But when Samantha Shaw’s ears stuck out, her parents paid for otoplasty to “pin her ears back” after she had become the target of bullying.
My aversion to this has nothing to do with how parents deal with their children being bullied. The topic here has nothing to do with bullying, in fact, although I’m sure the bullying and pain are real in this case. According to the article, childhood plastic surgery has gone up 30 percent over the last decade. The fact that all of this centers on a superficial problem minimizes the concept of bullying.
We parents have been there, and as we've become parents by being teenagers first, we probably know it from the other side as well.
So per the ABC News article, "Is Cosmetic Surgery the Answer to Bullying?," the answer is in the tagline to the article: “Young Girl Hopes Operation Will Stop Taunting.”
It won't. Kids will find another reason to pick on her or someone else. It's no more logical than trying to eradicate crime by moving it into someone else's neighborhood.
I was terrorized in school often in an average Baltimore County middle school in a good neighborhood. The nicest comments centered on my height. I was almost as tall then as I am now --- 5’9”. To harrass someone for being tall makes little sense, but I’m not sure taunting ever does. Okay, saying stuff like that is probably part of the reason I got taunted. I get that now…but I had to get through it all then.
What if I had been targeted for a physical thing that could have been fixed?
What if my parents had taken the drastic step of cosmetic surgery to help me?
What if my parents had the money and a willingness to part with it---to solve my problem?
That's a lot of if’s.
If the problem could be fixed.
If fixing the problem didn’t cause further physical damage--mistakes happen.
If the money spent on such a procedure wouldn’t be needed for something frivolous like college---or a kidney---later.
If the fact that my parents would step in to fix my problem would get me bullied more for being a crybaby.
If, well, you get the idea.
I was in 9th grade during the worst of it, so I never thought all of those if’s through, and I never told my mother about any of the stuff happening to me in school. She had enough on her mind at the time.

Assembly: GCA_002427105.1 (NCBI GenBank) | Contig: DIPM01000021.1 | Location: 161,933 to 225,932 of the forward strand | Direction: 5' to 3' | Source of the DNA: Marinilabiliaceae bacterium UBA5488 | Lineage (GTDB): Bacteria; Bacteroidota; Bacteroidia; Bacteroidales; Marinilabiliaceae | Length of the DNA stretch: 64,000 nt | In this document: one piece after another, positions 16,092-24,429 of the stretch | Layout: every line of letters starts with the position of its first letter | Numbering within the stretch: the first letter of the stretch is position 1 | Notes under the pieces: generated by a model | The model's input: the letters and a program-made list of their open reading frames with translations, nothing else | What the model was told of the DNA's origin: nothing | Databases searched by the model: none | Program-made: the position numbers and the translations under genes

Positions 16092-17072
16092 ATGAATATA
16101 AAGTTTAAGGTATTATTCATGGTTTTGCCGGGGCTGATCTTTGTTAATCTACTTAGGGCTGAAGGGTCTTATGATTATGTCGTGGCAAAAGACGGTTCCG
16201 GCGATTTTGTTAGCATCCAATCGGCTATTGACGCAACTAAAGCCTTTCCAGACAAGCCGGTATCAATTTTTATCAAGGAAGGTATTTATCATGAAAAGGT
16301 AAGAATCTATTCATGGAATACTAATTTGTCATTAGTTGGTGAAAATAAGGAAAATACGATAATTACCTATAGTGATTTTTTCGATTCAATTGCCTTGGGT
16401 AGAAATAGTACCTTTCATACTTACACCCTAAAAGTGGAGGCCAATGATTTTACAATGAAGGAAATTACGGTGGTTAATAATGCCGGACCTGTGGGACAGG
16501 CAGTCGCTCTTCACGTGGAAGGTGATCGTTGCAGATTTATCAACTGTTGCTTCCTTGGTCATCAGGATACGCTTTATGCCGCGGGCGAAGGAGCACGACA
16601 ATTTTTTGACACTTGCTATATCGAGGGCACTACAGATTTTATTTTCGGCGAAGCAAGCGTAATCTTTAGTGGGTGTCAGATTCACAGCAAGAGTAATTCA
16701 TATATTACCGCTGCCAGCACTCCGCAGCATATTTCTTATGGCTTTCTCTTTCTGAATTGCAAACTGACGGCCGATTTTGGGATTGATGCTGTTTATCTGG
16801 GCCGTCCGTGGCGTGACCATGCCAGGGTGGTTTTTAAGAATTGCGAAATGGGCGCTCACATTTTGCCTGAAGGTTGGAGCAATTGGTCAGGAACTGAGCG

I don’t want to sound all tough-it-out, but I guess that’s what I did---barely. Those were rough, rough days. I cried a lot. I became extremely shy. Still, if it had been a superficial physical problem my parents could throw money at to fix, I’m not sure it would have been the best thing for me.
I came to a point where I decided to make myself fight through the shyness. I became a journalist, specializing in crime no less. You can’t be shy when you have to interview a city cop. You have to be tall, really tall. I wear boots with heels nowadays. I am woman, hear me roar.
On the opposite side of that coin, I do understand and empathize with the fact that Samantha Shaw’s parents stepped in. I don’t agree with them, but I understand it. No parent likes to see his child hurt.
As a parent, I’ve been on that side of the equation, too.
As I drove my daughter home from school one day, she burst into tears, inconsolable. I finally coaxed the problem out of her.
She half-spoke/half-cried: “James said, ‘You’re stupid!’”
Little James was an aggravating mammal in my daughter’s class. Normally he just annoyed me, but today I wanted to pin him to the wall (with a stapler) for making Ashley cry. Ashley was a quiet kid, too. I knew how this story would play out, and it was hard to know she’d be hurting, and I couldn’t fix it.
“James is stupid,” I told her. (Not nice, but nicer than the stapler.)
It worked. She stopped crying, but not for the reason I had thought.
“No, Mom, he said that YOU’RE stupid.”
I pointed a finger at myself. “Huh?!”
There it was all over again. Aggravating James, a middle-school boy, had called me stupid.
It didn’t bother me this go around. I was waaaay taller than James and had a feeling I always would be.